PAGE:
Rays are just getting ripped on because everyone in the national media hates the dome (even though most have never even been to it, MLB commisioner is guilty as well) so the one thing they can still rip the Rays on is fans aren’t supporting the team, which isn’t exactly true either.

    I’d love to see a break down as to what the Rays attendance is on Fri, Sat, Sun games Vs. Weekday games because I think a huge part of it is getting to the games. In case no one has checked a map St Pete is the peninsula side of a Bay, and there are only 3 bridges to get there from the east (Tampa, Lakeland, Orlando) and south (Sarasota, Port Charlotte) not too easy to get there on a regular weekday. I live in Orlando and have to leave work at 2:30 to make a 7:10 game, and spend $50 in gas to get there and back.

  3. Anonymous says:

    On Sports Reporters, Lupica ripped the Rays saying they played Saturday’s clinching game to 80% capacity when, in fact, no more tickets could be purchased and they sold out. But nobody is accountable for accuracy on ESPN, home of the “Tampa Rays”. Idiots.

    Teams announce attendance by tickets distributed. The Mets obviously have a better season ticket base than the Rays, who have decimated that group of consumers through the years (I used to be one of them for 6 years). To the larger point: who cares about attendance anyway; the Rays have been one of the most profitable teams for years because they have no payroll; all tickets are gravy profit because they get the central fund payments and some revenue sharing.

  4. zenny says:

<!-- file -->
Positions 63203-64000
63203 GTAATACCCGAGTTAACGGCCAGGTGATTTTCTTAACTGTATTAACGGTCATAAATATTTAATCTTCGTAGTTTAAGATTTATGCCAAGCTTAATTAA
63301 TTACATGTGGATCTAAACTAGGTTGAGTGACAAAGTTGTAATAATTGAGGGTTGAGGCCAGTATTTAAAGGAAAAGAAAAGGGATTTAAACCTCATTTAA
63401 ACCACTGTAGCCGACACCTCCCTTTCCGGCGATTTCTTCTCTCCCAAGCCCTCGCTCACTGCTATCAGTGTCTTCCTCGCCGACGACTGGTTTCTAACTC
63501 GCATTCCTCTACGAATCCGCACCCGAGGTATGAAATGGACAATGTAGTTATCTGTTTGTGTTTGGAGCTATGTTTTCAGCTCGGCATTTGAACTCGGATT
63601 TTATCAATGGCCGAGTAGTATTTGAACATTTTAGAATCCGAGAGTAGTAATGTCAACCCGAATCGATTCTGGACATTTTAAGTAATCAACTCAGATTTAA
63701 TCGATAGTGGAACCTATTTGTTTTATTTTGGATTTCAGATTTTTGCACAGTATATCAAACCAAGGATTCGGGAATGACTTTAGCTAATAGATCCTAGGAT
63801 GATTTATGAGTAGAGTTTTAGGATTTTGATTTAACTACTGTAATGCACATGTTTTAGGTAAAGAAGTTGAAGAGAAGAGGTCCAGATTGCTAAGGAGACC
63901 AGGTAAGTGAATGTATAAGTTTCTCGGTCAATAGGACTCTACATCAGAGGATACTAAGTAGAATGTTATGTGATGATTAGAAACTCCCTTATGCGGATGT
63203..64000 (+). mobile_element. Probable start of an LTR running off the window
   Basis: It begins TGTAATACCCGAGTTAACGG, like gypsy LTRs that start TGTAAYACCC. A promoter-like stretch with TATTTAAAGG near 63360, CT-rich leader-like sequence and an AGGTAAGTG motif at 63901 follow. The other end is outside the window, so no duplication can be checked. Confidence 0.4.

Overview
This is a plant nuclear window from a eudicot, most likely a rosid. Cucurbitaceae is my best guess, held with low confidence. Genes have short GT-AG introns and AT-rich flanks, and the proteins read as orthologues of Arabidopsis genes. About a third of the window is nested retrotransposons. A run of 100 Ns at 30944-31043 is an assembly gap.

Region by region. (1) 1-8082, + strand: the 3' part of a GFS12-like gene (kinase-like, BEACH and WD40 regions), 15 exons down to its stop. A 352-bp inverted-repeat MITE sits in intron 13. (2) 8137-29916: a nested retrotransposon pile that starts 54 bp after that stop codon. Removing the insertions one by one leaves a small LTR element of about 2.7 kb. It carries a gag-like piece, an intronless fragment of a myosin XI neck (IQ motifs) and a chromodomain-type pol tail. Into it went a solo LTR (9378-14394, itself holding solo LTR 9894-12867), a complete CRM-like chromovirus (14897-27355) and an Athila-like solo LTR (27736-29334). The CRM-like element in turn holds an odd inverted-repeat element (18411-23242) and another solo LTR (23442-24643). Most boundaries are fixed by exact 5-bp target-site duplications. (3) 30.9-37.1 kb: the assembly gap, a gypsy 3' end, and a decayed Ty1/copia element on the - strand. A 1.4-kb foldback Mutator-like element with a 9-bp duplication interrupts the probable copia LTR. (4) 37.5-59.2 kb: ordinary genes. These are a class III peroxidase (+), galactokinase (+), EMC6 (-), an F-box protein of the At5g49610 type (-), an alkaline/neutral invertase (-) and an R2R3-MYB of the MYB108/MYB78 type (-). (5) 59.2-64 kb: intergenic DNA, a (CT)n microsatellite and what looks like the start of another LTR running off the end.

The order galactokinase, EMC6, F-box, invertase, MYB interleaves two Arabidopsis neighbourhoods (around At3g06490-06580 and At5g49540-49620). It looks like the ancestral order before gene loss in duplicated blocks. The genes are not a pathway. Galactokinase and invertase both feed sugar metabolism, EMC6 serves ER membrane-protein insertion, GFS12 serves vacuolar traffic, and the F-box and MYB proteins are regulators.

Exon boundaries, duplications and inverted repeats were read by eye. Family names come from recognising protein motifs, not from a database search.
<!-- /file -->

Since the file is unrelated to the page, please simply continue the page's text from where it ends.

There has been an ongoing debate about this issue on baseball-fever.com (see link). Freakin’ jankees want the Rays broken up before the playoffs start, is all.

  5. slacker775 says:

    We had the same problem when the Bucs stunk and when the Lightning stunk. I remember going to Bolts games with absolutely NO ONE there. If the team stinks and it’s apparent that management doesn’t care, people just aren’t going to waste their time. Heck, as bad as the Rays have been in past years or how the Bucs and Bolts were in their down times, it’s almost showing how much of a sporting fan you are to AVOID watching that nonsense.

    It’s so much easier to justify forking down $100-200 for an evening when you have an expectation (with this years Rays a strong expectation) of seeing your team win.

  6. The Professor says:

    i always compare the Rays to the 97 Bucs. That was Dungy’s 2nd year and they were coming off 14 straight losing seasons. That year, after starting the season 4-0 including a big opening week win against the 49ers, the Bucs came home for a game against Arizona.

    Attendance that week was about 60% capacity. It was awful. NOBODY went to the game. it wasn’t until the end of the year that the Bucs started getting near-capacity crowds. They made the playoffs and the attendance hasn’t looked back since.

  7. Curtiss Gibson says:

    I go to alot of Mets games. Went to a Friday night tilt against the Phils a week or so ago. In the middle of a pennant race against the primary opponent, I saw about six or eight sections on the upper deck that were just about empty. I was really drunk, but my friends did confirm that it wasn’t nearly as crowded as they expected.

  8. Doug A. Milhoan says:

    We’re 24th in road attendance. Obviously the other 13 AL cities have no ‘true baseball fans’ since they didn’t come out to see the young, exciting 1st place Rays. Four of the AL playoff contenders are in the bottom 9 of road attendance: 22 White Sox, 24 TBR, 27 LAA, 28 Minnesota. That’s just odd.

Leave a Comment